REVIEW FROM COURT OF APPEALS CASE NO. 2014-CA-001095-MR WOLFE
CIRCUIT COURT NO. 13-CR-00004
COUNSEL FOR APPELLANT: Andy Beshear Attorney General of
Kentucky Perry Thomas Ryan Assistant Attorney General
COUNSEL FOR APPELLEE: Susan Jackson Balliet. Assistant Public
Billy Reed Caudill (Caudill), was tried before a jury in
Wolfe Circuit Court on the charges of murder and three counts
of wanton endangerment in the first degree. The jury
acquitted Caudill of the murder charge, finding that he had
acted in self-protection, but found him guilty of all three
counts of first-degree wanton endangerment. The judge
thereafter affixed his sentence at fifteen years, five years
on each count to be run consecutively. ', Caudill
appealed this judgment to the Court of Appeals, which
reversed and vacated his conviction. Finding no reversible
error in the judgment of the Wolfe Circuit Court, we reverse
the Court of Appeals and reinstate the trial court's
issue before this Court is purely procedural; however, to
provide context to our decision, we give a brief recitation
of the facts that led to the case before us. Caudill lived
adjacent to Randall Carpenter. Caudill and Carpenter seemed
to have a tumultuous relationship due to legal troubles
between their families. Shirley Hudson and Willena White also
lived near Caudill and Carpenter.
August 21, 2009, Hudson and White, saw Caudill arid Carpenter
in a heated argument. Caudill had a long assault rifle and
Carpenter was on his tractor. Carpenter ultimately left the
confrontation, driving away on his tractor and Caudill went
back to his own trailer. A few hours later, Caudill walked
across his property with his rifle at his side and he and
Carpenter had another heated exchange.
Carpenter pulled his tractor into Hudson's driveway;
Hudson, White, and Hudson's son, Michael, were present in
the Hudson home. Carpenter told Hudson he was going to walk
over to see what Caudill was doing. White heard Carpenter and
Caudill shouting and cursing again. Both Hudson and White saw
Caudill back up and remove his assault rifle from his truck.
Testimony at trial conflicted as to who shot first and
whether Carpenter had a gun at the beginning of the
confrontation or not. It was undisputed that both Carpenter,
armed with a 9 mm Glock, and Caudill, armed with his rifle,
shot multiple times at each other. Caudill was shot twice but
Carpenter was shot through the head, killing him immediately.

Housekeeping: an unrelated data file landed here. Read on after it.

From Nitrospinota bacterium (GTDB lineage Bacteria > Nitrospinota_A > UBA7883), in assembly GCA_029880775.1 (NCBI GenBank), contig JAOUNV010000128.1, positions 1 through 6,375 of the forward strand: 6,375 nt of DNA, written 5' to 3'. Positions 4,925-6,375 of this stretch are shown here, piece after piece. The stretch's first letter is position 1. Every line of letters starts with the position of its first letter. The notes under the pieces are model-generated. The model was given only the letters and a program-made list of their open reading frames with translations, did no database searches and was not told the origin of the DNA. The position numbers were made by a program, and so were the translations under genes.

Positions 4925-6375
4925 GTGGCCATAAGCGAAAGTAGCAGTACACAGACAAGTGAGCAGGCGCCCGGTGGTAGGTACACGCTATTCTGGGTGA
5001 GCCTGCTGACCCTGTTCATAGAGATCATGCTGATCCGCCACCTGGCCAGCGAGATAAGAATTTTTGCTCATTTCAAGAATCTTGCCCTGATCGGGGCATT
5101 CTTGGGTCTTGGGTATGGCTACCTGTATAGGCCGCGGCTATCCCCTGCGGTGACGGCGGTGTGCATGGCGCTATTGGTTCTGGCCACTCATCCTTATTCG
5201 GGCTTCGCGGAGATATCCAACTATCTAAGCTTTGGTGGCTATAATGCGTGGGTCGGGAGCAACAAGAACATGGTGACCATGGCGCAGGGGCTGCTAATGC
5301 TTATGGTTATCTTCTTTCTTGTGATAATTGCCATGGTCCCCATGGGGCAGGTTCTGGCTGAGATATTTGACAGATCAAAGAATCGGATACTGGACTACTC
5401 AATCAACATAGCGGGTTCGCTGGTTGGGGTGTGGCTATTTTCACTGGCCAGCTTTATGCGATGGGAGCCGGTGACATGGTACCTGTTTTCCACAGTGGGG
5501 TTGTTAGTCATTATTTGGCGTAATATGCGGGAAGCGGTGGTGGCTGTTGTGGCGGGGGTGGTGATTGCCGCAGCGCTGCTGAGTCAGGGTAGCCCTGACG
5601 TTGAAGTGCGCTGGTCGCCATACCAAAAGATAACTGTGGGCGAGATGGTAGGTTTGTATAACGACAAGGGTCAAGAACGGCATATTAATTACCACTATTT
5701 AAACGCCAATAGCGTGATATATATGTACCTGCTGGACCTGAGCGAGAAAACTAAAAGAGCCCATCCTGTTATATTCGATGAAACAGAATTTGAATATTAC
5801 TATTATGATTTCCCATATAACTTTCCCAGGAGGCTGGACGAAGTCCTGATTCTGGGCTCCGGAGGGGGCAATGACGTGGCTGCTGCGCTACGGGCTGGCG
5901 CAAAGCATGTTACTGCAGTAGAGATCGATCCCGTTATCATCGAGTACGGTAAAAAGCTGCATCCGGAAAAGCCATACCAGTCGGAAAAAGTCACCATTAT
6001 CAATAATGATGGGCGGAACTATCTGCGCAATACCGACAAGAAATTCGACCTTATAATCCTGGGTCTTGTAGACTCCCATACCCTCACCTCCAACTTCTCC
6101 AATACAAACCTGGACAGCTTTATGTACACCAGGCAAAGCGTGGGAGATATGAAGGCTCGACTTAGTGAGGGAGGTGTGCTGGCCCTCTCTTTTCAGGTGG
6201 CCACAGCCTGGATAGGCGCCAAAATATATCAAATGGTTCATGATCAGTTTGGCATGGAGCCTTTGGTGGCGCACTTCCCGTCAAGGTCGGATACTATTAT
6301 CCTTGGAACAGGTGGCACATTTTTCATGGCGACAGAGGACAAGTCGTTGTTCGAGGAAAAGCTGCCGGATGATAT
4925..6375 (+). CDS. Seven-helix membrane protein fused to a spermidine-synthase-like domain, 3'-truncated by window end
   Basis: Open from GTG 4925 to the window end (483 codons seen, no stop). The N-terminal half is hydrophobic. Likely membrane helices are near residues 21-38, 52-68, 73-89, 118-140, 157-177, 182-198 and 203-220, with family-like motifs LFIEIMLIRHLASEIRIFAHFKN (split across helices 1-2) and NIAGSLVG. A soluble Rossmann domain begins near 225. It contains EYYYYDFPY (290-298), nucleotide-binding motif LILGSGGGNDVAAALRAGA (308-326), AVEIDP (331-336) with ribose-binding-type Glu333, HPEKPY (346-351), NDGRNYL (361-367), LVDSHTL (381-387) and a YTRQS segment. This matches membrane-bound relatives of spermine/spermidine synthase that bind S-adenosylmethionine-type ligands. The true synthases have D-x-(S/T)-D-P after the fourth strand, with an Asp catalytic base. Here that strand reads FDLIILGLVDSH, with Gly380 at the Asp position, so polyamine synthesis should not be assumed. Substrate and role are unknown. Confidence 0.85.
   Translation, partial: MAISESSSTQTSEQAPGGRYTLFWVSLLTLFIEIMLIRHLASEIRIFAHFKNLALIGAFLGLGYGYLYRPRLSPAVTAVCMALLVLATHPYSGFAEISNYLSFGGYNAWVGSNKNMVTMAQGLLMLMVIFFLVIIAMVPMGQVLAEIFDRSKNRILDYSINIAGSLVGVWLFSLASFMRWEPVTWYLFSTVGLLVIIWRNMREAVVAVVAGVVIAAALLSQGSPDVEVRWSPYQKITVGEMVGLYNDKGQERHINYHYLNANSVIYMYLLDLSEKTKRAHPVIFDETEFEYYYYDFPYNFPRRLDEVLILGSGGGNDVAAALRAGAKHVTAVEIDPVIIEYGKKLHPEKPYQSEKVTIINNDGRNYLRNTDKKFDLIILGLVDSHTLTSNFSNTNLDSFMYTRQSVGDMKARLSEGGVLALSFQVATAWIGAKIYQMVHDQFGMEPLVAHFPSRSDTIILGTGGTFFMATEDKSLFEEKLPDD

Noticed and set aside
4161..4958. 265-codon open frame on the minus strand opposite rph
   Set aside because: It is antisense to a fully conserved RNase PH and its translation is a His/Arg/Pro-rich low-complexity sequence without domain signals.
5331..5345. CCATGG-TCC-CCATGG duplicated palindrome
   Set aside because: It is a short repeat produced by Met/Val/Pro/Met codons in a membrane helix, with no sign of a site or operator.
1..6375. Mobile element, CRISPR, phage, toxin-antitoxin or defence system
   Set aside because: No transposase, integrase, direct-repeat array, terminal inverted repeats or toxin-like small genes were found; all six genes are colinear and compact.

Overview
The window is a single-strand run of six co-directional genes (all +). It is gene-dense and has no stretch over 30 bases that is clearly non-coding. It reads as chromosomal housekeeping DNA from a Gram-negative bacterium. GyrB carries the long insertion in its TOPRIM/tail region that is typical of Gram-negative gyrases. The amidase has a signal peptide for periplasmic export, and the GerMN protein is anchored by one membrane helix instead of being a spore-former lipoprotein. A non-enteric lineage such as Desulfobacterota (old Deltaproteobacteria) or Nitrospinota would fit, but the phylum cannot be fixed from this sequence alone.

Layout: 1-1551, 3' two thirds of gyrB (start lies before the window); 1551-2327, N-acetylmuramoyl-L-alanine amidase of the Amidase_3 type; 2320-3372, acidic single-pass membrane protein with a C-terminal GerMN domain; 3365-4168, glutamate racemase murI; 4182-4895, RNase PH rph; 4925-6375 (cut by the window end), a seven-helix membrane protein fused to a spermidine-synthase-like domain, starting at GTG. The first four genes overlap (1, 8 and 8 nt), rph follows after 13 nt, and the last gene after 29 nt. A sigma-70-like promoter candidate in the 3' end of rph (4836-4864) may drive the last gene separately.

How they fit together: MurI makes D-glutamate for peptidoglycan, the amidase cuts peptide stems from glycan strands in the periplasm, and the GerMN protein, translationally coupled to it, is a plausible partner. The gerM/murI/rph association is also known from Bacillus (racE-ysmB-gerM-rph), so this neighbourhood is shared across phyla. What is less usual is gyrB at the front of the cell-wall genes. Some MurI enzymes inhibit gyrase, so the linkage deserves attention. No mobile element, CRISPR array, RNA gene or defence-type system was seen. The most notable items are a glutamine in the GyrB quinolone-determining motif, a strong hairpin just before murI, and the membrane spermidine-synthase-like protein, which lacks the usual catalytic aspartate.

Additionally, White, Hudson, and Michael were forced to take
cover in the Hudson garage as bullets flew. Caudill claimed
that his actions were justified in self-defense, alleging
that Carpenter started shooting first.
was first tried before a Breathitt County jury and convicted
of murder and three counts of wanton endangerment, first
degree (one count each for Hudson, White, and Michael). He
was sentenced to 35 years. Upon appeal as a matter of right,
this Court vacated and remanded Caudill's convictions.
Specifically, we held that the prosecutor's actions while
cross-examining Caudill constituted prosecutorial misconduct,
requiring reversal. Caudill, 374 S.W.3d at 308-13.
was retried before a jury in Wolfe Circuit Court. The jury
acquitted Caudill of murder but did find him guilty, once
again, of all three counts of wanton endangerment, first
degree. He was sentenced to fifteen years total imprisonment.
Caudill sought review by the Court of Appeals. The Court of
Appeals, sua sponte, held that the jury instructions
required proof of an additional element in order to find
Caudill guilty of wanton endangerment, first-degree. The
Court held that it could not deem such error harmless (it
should be noted that Caudill did not object to the
instructions at issue or raise this issue in his appeal) and
vacated the conviction, remanding it back for further
upon our review of the issue, we now reverse the Court of
Appeals and reinstate the trial court's judgment.
STANDARD OF REVIEW
review of alleged errors in jury instructions differs,
depending upon the type of error alleged. When the error
arises from giving an unwarranted instruction or failing to
give a warranted instruction, we review the decision for
abuse of discretion. Sargent v. Shaffer, 467 S.W.3d
198, 203 (Ky. 2015). However, when the error hinges on
"whether the text of the instruction accurately
presented the applicable legal theory, " we review the
"content of a jury instruction" de novo.
Id. at 204. Here, the error the Court ...